Conserving Seagrass

Human activities in the nearshore waters of Fishers Island

In anticipation of the Fishers Island Seagrass Management coalition producing a protection plan for the eelgrass found in our nearshore waters, the Museum joined a citizen-science program called Marine Protected Areas Watch (MPA Watch). In this program, volunteers are trained according to a specific protocol to survey various human activities that occur in the nearshore waters. This information is useful in determining what management activities may or may not be needed.

Museum volunteers started collecting MPA Watch data in 2019. After two years of data collection, the Museum hired Dr. Stephen Arnott of City College of New York to analyze the data. The goal of this program is to quantify the types and intensity of various human activities in or near the seagrass beds. For this work, five sites were chosen: North Hill, Flat Hammock, West Harbor, 8th hole of F.I. Club, and East Beach.

Over the course of the two summers, 50 transects were walked by the volunteers, who recorded 290 human activities. Of these activities, 213 occurred on-shore, 47 were boating activities, and 30 were off-shore activities. When all the activities were considered together (shore, boating, and offshore), there was a significant difference in the frequency of activity. West Harbor had the highest activity levels, followed by Flat Hammock, 8th hole, North Hill, and East Beach. Following the overall pattern, shore activities were most frequent at West Harbor, intermediate at Flat Hammock and 8th hole, and infrequent at North Hill and East Beach. Boating, however, was most frequent at Flat Hammock, West Harbor, and 8th hole, and infrequent at North Hill and East Beach.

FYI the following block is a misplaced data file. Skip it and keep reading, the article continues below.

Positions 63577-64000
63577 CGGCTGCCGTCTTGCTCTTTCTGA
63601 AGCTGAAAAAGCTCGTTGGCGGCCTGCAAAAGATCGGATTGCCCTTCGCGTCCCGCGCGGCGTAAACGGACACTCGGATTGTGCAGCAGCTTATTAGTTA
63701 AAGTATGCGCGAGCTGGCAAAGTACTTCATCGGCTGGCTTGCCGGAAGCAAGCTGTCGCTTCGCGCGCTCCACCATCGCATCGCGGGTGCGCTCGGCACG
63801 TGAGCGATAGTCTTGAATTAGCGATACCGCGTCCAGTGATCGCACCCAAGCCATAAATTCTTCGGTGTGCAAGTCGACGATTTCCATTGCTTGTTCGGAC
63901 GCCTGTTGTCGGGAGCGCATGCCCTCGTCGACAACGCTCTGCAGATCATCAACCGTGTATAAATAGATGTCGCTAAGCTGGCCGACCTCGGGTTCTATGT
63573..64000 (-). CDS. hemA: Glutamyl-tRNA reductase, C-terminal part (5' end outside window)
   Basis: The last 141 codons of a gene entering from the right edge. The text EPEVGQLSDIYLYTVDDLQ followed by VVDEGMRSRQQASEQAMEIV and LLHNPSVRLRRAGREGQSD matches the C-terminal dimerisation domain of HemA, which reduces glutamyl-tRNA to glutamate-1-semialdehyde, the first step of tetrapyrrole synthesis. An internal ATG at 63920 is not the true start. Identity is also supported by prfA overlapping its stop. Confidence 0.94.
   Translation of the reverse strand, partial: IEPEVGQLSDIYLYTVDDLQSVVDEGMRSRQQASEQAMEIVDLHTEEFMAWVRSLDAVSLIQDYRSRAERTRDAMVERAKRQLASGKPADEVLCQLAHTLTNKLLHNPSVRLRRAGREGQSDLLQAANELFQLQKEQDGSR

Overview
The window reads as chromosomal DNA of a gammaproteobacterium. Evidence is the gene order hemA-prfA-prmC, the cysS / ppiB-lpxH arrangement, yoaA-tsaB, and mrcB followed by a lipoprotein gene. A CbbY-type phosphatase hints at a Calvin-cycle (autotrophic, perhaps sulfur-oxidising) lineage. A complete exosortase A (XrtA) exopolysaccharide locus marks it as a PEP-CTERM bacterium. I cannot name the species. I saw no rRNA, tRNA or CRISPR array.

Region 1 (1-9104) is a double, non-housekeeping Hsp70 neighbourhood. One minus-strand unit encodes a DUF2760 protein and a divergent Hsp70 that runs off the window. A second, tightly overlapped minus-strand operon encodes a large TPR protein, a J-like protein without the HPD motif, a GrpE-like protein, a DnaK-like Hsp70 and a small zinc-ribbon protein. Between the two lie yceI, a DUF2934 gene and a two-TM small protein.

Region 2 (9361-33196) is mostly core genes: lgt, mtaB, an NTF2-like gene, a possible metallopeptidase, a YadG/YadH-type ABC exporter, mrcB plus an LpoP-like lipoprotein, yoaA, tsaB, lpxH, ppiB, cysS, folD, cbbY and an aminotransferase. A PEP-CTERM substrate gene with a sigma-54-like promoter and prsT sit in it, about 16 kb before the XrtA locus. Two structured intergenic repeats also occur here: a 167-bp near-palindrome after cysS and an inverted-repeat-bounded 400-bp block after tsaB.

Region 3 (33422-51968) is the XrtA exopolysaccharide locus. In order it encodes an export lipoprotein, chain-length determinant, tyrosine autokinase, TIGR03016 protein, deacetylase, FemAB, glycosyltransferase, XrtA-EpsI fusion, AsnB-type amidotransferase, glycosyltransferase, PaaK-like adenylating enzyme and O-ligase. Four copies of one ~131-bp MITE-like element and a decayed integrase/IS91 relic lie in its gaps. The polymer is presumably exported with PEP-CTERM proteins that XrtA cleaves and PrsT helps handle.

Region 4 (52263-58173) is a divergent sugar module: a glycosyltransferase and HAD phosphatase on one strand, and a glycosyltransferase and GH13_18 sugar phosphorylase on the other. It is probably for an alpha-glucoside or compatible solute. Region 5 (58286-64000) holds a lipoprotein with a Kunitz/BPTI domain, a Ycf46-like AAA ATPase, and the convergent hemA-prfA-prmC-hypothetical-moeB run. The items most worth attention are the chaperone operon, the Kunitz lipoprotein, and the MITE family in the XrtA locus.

MPA Watch volunteer recording boat activity, West Harbor, July 26, 2019.
Photo courtesy of FISM.

MPA Watch volunteers learning observation protocols, July 26, 2019.
Photo courtesy of FISM.

Boating activity was recorded on 47 of the 50 sampling days. The types of boats broke down as follows: 28 powerboats, 12 sailboats, 3 recreational fishing boats, 3 kayaks, 1 jet ski and 1 commercial fishing boat. Of these boats, 25 were anchored, 12 were underway, 6 were moored, and 4 were classified as unknown status. The citizen-science data was supplemented with data on stationary boats taken from Google Earth Pro, which showed an additional 87 boats. From the satellite images Arnott noted that the anchored boats at Flat Hammock, 8th hole and North Hill were frequently located within or very close to the seagrass meadows.

Arnott analyzed the relationship between activities and time periods. Not surprisingly, the summer months were busier than the fall months. Early afternoon (12-3 pm) was significantly busier than other times of day. There was not a statistical difference between weekdays and weekends. Relationships to weather were also analyzed, and again the results were intuitive. Activities were more frequent on hotter days and on clear days, compared to colder and cloudy days.

In summary, shore activities (e.g. relaxing or walking on the beach) were the most frequent type of activity, followed by boating activities, then off-shore activities (e.g. swimming, paddle boarding). West Harbor was generally the most active site, whereas Flat Hammock and 8th hole had intermediate levels of activity and North Hill and East Beach were the least visited. In terms of boating, there was a marked difference between the types of boating activities at West Harbor versus Flat Hammock and 8th hole. In West Harbor, most boats were moored in deeper water and away from shore, whereas those at Flat Hammock, 8th hole and North Hill were anchored very close to shore in the areas of seagrass.

Arnott concludes that based on the human activities sampled, boating poses the greatest threat to the seagrass. He recommends both further study of the issue and potential damage to the seagrass as well as education of residents both about the importance of eelgrass and the potential damage caused by boats.

MPA Watch continues today, and if you would like to volunteer as a citizen-scientist, please contact Hannah Vagts at